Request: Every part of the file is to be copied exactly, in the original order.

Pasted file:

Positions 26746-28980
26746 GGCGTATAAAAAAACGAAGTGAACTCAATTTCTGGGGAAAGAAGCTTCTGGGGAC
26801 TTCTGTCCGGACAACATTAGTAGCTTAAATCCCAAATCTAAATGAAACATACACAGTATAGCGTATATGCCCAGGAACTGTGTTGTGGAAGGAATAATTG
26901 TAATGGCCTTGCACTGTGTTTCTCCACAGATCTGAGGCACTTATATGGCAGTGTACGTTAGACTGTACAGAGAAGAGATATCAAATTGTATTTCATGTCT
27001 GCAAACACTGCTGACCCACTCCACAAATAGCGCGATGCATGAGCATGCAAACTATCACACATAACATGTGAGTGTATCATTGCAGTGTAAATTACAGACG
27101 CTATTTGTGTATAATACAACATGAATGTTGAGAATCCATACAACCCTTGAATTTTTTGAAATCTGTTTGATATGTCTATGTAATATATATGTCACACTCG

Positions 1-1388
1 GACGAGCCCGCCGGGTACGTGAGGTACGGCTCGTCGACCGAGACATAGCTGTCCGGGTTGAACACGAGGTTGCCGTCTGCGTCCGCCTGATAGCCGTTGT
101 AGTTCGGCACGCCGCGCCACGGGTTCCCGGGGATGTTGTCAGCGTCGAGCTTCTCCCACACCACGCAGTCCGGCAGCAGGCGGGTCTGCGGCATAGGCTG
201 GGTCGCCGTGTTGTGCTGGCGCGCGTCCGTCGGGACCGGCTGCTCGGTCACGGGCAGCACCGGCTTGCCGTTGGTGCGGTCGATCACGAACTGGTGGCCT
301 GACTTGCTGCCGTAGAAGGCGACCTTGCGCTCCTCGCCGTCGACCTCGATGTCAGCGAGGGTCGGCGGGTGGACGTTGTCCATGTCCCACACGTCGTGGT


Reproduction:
Positions 26746-28980
26746 GGCGTATAAAAAAACGAAGTGAACTCAATTTCTGGGGAAAGAAGCTTCTGGGGAC
26801 TTCTGTCCGGACAACATTAGTAGCTTAAATCCCAAATCTAAATGAAACATACACAGTATAGCGTATATGCCCAGGAACTGTGTTGTGGAAGGAATAATTG
26901 TAATGGCCTTGCACTGTGTTTCTCCACAGATCTGAGGCACTTATATGGCAGTGTACGTTAGACTGTACAGAGAAGAGATATCAAATTGTATTTCATGTCT
27001 GCAAACACTGCTGACCCACTCCACAAATAGCGCGATGCATGAGCATGCAAACTATCACACATAACATGTGAGTGTATCATTGCAGTGTAAATTACAGACG
27101 CTATTTGTGTATAATACAACATGAATGTTGAGAATCCATACAACCCTTGAATTTTTTGAAATCTGTTTGATATGTCTATGTAATATATATGTCACACTCG

Positions 1-1388
1 GACGAGCCCGCCGGGTACGTGAGGTACGGCTCGTCGACCGAGACATAGCTGTCCGGGTTGAACACGAGGTTGCCGTCTGCGTCCGCCTGATAGCCGTTGT
101 AGTTCGGCACGCCGCGCCACGGGTTCCCGGGGATGTTGTCAGCGTCGAGCTTCTCCCACACCACGCAGTCCGGCAGCAGGCGGGTCTGCGGCATAGGCTG
201 GGTCGCCGTGTTGTGCTGGCGCGCGTCCGTCGGGACCGGCTGCTCGGTCACGGGCAGCACCGGCTTGCCGTTGGTGCGGTCGATCACGAACTGGTGGCCT
301 GACTTGCTGCCGTAGAAGGCGACCTTGCGCTCCTCGCCGTCGACCTCGATGTCAGCGAGGGTCGGCGGGTGGACGTTGTCCATGTCCCACACGTCGTGGT